Richard Dadd was a Victorian painter, but he somehow seems to belong more to the 1960s and 1970s than to the nineteenth century. A victim of a schizophrenic-type illness, he killed his father in 1843 and spent the rest of his life in lunatic asylums – first at the charitable Bethlem Hospital in Lambeth (now the Imperial War Museum) and then as one of the first patients at the new Broadmoor State Criminal Lunatic Asylum outside the village of Crowthorne, near Wokingham, to the west of London.
Dadd was little remembered after his death in 1886 until the British asylum system foundered in the 1960s, when figures as diverse as Enoch Powell, then Minister for Health, and the anti-psychiatry guru R.D. Laing declared war on what was now perceived as an abusive Victorian institution. He began to appear as a kind of counter-cultural ancestor, a heroic talent whose imagination was never eclipsed by his decades of enforced seclusion. Articles with painfully punning titles appeared around 1970 in the New Statesman (“Turn me on, Dadd”) and the notorious Oz magazine (“The Daddy of Them All”), and the painter seemed ripe for adoption by a radical generation of art historians looking for something edgy with which to counter the sickly sweet Pre-Raphaelitism then again becoming fashionable.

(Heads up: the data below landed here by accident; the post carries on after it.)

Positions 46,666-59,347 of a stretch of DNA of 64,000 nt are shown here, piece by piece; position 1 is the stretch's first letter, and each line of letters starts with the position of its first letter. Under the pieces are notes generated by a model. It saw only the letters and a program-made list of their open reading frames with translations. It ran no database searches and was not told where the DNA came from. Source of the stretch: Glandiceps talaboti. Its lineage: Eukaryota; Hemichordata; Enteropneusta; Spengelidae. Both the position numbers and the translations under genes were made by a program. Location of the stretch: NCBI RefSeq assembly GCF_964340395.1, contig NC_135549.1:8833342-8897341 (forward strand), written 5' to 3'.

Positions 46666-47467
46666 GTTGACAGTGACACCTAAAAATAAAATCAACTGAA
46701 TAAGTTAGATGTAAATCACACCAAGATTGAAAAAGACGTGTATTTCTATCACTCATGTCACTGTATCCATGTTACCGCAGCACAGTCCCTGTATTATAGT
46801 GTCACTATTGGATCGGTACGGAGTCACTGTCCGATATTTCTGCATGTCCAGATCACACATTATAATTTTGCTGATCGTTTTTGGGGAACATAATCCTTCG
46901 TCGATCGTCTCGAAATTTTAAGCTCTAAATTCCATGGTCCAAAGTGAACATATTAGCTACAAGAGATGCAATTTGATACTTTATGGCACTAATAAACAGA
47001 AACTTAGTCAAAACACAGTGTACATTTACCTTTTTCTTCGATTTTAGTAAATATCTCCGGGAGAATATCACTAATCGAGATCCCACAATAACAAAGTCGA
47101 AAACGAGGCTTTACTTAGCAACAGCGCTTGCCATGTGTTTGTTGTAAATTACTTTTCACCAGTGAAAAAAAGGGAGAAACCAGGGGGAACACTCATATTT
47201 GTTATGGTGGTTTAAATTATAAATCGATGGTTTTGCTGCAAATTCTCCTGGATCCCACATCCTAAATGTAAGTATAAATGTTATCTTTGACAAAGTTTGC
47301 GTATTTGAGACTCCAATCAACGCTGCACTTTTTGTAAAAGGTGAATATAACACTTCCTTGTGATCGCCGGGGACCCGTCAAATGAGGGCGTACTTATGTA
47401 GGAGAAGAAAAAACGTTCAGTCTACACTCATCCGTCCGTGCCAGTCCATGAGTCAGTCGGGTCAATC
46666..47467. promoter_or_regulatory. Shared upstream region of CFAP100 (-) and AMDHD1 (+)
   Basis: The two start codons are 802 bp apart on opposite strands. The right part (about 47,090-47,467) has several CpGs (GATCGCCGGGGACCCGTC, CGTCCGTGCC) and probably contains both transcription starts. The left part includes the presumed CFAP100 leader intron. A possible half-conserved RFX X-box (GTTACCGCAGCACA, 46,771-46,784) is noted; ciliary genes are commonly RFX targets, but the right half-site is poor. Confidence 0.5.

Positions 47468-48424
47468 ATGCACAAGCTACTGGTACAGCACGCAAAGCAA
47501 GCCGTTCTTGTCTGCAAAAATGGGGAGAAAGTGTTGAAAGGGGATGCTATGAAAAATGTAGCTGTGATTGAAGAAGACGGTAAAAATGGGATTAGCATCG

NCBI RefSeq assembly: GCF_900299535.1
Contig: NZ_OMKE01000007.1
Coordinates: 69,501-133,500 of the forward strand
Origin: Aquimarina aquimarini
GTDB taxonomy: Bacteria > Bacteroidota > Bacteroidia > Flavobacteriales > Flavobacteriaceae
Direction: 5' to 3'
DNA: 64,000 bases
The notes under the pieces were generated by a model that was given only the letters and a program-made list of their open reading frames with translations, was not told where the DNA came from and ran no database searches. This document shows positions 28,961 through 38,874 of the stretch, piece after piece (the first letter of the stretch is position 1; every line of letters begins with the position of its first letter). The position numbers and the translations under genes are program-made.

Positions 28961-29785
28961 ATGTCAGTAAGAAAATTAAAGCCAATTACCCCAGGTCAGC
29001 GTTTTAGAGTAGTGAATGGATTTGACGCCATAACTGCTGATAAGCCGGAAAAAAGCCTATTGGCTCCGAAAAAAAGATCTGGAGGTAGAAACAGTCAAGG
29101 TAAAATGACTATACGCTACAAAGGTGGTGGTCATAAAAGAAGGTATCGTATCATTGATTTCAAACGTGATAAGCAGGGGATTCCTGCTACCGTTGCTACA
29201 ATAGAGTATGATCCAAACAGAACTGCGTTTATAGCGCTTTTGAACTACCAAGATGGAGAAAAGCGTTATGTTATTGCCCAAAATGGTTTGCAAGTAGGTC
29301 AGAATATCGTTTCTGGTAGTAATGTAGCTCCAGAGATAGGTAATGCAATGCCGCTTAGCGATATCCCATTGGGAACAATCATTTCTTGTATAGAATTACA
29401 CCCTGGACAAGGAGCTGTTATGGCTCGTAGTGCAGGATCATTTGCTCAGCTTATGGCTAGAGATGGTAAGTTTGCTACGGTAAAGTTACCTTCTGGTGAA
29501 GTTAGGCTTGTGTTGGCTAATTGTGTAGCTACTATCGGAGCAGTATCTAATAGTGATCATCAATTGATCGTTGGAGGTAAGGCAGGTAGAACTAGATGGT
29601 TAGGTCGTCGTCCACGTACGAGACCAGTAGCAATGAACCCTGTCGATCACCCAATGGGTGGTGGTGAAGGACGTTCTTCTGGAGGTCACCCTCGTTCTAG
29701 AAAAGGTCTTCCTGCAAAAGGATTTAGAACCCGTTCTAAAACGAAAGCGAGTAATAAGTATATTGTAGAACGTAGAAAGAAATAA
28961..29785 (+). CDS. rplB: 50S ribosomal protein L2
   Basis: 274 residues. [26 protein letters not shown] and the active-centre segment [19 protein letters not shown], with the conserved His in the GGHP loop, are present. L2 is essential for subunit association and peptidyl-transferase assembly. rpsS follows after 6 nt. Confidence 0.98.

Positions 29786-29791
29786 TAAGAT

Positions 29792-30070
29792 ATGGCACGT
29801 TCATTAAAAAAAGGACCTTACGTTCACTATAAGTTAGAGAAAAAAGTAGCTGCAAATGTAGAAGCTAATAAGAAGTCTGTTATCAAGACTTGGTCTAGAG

But Dadd as an art historical figure found himself just as constrained by the asylum as he had been during his lifetime, for it was only through the archives of Bethlem and Broadmoor that his story would ever be fully told, and those hospitals were of course in the habit of being very sensitive in their management of the medical records of very sick and vulnerable people. Eventually, in 1974, Tate succeeded in mounting a full-scale Dadd exhibition, thanks to the efforts of Bethlem’s archivist Patricia Allderidge. Her carefully researched catalogue remains the major landmark in the study of the artist, although its sober, documentary approach seemed to put the lid on the possibility of arranging an intellectual marriage between Dadd and the French philosophers of madness – Michel Foucault, whose rewriting of the history of asylum had been one of the foundational texts of the anti-psychiatry movement, and Deleuze and Guattari, in whose Capitalism and Schizophrenia “the schizo” was poetically imagined as a free spirit liberated from the tyrannies of both society and the self. Arguably, ever since the 1970s, the study of Dadd has been stuck in a stalemate between theory and the archive.
A new opportunity to unlock this position has recently been provided by the transferral of the Broadmoor archive from the hospital to the Berkshire Record Office, where much of it can now be consulted by the public. The material relating to Dadd reveals a different relationship between the patient and his doctors at Broadmoor in comparison with the artist’s experience at Bethlem.
At Bethlem, there seems to have been an intense interest in Dadd on the part of at least a couple of the physicians, Alexander Morison and Charles Hood, who both acquired substantial collections of his work. Dadd was, however, persistently designated as “dangerous”, and no indication was given that the artist was likely to improve in his mental condition, which involved delusions centring on the unchanging truth of the myths and legends of the ancient world (he had seen the killing of his supposed father as a sacrifice to the Egyptian god Osiris).